If you own a Treasury, (or, for that matter, a pure Treasury Money Market Fund such as VUSXX), FDIC insurance is a laughably redundant and irrelevant curio. Logically, that might seem obvious; but psychologically, it’s not clear that even all boglehead types have absorbed this axiomatic truth.

Smectym
Are you talking about this site: https://www.treasurydirect.gov/ ?
Are they as liquid as a no penalty CD?

Thanks!
Yes, that’s the site. No, I believe purchases of Treasury bills, notes and bonds on Treasury Direct can only be redeemed at maturity. Different rules apply to savings bonds.

Treasury securities purchased through a brokerage can be redeemed (i.e. sold)—but the selling investor is then exposed to market risk. And depending on which brokerage, and the investor’s relationship with that firm, commissions may be charged on both purchase and sale. Treasury Direct is entirely commission- and fee-free.

Smectym
PS: Treasury Direct does provide a cumbersome method of redeeming the treasury security prior to maturity but it involves transferring the bond to their brokerage first—and looks like a lot of trouble.

https://www.treasurydirect.gov/indiv/re ... e_sell.htm

Smectym

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Re: Ally Savings vs Vanguard Prime Money Market Fund - Need Advice

Post by fortfun » Sun Sep 23, 2018 9:24 pm

smectym wrote:
Sun Sep 23, 2018 8:41 pm
smectym wrote:
Sun Sep 23, 2018 8:35 pm
fortfun wrote:
Sun Sep 23, 2018 2:50 pm
smectym wrote:
Sun Sep 23, 2018 12:03 am
fortfun wrote:
Sat Sep 22, 2018 9:41 pm


Me too.
Perhaps an decent CD, but not quite a “no-brainer,” when investors can get near 2% in money market funds with no restrictions, while 1-yr. treasury bill rates hover around 2.5-2.6%.

In fact, I suggest that all investors whose portfolio includes a “safe money” allocation get acquainted with Treasury Direct. The deals at the shorter end of the Treasury yield curve right now are tough to beat. Not many bank CD’s manage it, especially when state taxes are a factor.

If you own a Treasury, (or, for that matter, a pure Treasury Money Market Fund such as VUSXX), FDIC insurance is a laughably redundant and irrelevant curio. Logically, that might seem obvious; but psychologically, it’s not clear that even all boglehead types have absorbed this axiomatic truth.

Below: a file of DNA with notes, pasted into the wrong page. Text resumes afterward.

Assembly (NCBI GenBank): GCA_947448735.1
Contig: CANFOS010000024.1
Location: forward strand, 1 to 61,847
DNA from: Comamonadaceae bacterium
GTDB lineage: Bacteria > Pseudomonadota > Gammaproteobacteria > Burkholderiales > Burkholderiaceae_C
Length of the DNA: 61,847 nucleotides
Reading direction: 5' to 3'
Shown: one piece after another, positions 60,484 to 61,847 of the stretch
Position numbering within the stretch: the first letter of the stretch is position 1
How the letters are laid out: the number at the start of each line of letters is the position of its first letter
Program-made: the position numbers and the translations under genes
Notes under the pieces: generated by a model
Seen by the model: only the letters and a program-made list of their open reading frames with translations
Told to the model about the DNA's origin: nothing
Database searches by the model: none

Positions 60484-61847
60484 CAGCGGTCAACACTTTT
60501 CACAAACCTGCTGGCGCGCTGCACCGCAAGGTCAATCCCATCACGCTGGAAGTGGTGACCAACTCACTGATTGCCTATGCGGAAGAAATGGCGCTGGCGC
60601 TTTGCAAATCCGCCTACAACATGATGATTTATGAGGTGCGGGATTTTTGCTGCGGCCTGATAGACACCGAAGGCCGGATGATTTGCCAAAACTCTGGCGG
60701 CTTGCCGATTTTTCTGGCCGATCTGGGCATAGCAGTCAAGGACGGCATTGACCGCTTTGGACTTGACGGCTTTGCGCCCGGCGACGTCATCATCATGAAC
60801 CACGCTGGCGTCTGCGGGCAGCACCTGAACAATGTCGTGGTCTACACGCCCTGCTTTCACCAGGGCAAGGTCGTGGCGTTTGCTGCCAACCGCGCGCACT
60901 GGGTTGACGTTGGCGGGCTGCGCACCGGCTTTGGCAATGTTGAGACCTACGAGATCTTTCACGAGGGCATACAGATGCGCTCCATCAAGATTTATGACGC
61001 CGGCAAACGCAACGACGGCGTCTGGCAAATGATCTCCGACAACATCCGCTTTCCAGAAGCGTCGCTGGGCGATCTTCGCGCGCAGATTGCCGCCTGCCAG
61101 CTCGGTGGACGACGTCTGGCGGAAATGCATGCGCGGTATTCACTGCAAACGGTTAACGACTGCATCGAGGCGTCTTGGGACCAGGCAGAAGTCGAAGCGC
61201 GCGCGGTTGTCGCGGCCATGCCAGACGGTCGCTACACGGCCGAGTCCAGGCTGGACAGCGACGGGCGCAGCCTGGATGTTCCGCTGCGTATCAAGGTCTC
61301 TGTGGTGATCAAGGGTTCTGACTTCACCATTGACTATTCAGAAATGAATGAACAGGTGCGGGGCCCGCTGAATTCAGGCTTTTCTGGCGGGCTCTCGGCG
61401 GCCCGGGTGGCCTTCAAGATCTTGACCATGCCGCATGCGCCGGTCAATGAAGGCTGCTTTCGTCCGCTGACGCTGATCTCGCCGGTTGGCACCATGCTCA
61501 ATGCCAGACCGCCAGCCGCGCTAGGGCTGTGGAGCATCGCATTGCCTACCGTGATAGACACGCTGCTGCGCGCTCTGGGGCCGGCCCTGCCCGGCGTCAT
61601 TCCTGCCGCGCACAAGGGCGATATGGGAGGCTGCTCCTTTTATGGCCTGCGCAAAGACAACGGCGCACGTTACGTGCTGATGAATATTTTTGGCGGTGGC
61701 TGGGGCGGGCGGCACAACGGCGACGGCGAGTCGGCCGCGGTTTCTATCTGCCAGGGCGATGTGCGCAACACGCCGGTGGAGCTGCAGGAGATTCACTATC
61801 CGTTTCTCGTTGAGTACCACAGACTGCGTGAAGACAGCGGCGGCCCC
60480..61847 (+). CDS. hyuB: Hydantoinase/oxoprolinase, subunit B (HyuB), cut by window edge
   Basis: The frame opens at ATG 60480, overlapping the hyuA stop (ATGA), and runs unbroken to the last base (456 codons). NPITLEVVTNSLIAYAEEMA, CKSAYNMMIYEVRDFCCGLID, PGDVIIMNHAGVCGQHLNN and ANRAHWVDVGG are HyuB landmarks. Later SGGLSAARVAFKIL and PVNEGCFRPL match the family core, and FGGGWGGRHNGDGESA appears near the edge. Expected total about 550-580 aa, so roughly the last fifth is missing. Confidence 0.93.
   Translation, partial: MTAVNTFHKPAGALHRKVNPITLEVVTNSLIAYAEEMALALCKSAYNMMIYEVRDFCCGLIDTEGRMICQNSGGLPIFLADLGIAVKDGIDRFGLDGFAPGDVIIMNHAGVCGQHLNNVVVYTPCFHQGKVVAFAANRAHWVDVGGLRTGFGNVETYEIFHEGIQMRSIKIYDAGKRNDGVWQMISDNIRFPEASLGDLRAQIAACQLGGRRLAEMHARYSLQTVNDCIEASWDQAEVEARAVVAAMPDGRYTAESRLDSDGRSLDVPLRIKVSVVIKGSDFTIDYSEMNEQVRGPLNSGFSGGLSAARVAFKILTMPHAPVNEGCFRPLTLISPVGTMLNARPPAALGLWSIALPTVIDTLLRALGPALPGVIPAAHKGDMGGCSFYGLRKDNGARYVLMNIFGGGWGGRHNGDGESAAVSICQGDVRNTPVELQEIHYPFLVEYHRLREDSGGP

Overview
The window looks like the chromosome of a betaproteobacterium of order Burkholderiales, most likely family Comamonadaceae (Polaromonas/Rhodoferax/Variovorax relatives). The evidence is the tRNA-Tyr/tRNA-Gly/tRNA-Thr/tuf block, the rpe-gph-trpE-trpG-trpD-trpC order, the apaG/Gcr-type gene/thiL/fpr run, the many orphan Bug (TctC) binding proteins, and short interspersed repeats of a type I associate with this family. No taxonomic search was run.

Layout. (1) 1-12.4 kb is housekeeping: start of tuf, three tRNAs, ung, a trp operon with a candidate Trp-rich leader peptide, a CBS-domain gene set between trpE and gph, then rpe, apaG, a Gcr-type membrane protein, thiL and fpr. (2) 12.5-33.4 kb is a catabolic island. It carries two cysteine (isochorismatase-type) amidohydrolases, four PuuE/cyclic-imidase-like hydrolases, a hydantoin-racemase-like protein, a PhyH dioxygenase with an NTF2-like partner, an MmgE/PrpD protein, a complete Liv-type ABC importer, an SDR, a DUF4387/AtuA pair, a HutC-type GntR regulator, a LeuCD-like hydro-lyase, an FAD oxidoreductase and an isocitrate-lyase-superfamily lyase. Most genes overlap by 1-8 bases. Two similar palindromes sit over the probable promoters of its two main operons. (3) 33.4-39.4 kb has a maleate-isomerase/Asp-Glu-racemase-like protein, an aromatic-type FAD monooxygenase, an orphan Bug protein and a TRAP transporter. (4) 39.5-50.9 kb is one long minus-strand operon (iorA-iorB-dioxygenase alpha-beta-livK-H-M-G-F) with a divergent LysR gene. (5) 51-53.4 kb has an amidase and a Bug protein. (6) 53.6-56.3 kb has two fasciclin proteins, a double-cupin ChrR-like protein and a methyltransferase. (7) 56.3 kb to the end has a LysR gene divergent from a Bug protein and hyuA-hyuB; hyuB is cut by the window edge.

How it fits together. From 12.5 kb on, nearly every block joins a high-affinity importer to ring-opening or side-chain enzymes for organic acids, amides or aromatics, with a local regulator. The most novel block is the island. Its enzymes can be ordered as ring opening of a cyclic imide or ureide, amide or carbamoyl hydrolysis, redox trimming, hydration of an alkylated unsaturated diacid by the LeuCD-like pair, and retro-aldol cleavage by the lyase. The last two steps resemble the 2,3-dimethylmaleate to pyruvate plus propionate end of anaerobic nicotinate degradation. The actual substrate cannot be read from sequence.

Smectym
Are you talking about this site: https://www.treasurydirect.gov/ ?
Are they as liquid as a no penalty CD?

Thanks!
Yes, that’s the site. No, I believe purchases of Treasury bills, notes and bonds on Treasury Direct can only be redeemed at maturity. Different rules apply to savings bonds.

Treasury securities purchased through a brokerage can be redeemed (i.e. sold)—but the selling investor is then exposed to market risk. And depending on which brokerage, and the investor’s relationship with that firm, commissions may be charged on both purchase and sale. Treasury Direct is entirely commission- and fee-free.

Smectym
PS: Treasury Direct does provide a cumbersome method of redeeming the treasury security prior to maturity but it involves transferring the bond to their brokerage first—and looks like a lot of trouble.

https://www.treasurydirect.gov/indiv/re ... e_sell.htm

Smectym
Thanks Smectym! I'll just keep using the no risk cd for emergency funds.

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Re: Ally Savings vs Vanguard Prime Money Market Fund - Need Advice

Post by BogleMelon » Sun Sep 23, 2018 9:55 pm

Last year, I had have moved $30K from Ally to VMMXX but then this week I moved them back to Ally after deciding that I would start churning some bank accounts for their bonuses.
So now I move the $30K as follows:
$15K to a Citi bank package account (checking + savings) to get $400 in 60 days
Another $15K in my wife's name to the same bank to get another $400 in the same 60 days.
That is a $800 for parking $30000 in a bank for 2 months. That is equivalent to 17% APY :D

Also, when it comes to Vanguard brokerage joint account, Vanguard place some restrictions on which person among the 2 owners can withdraw the money in the first 2 months after depositing. Example, if I logged in with my name and purchased VMMXX, my wife (the other joint owner) won't be able to get this money back if she logged in with her name (and vise versa). A workaround: She has to call Vanguard.
Also within the same 2 month period, you are not allowed to transfer the money back to another bank, other than the bank the money came from (imagine what if the money came from 2 sources and you wanted to claim it back all?) Another call to Vanguard will be needed. Difference in interest, doesn't worth the hassle IMO.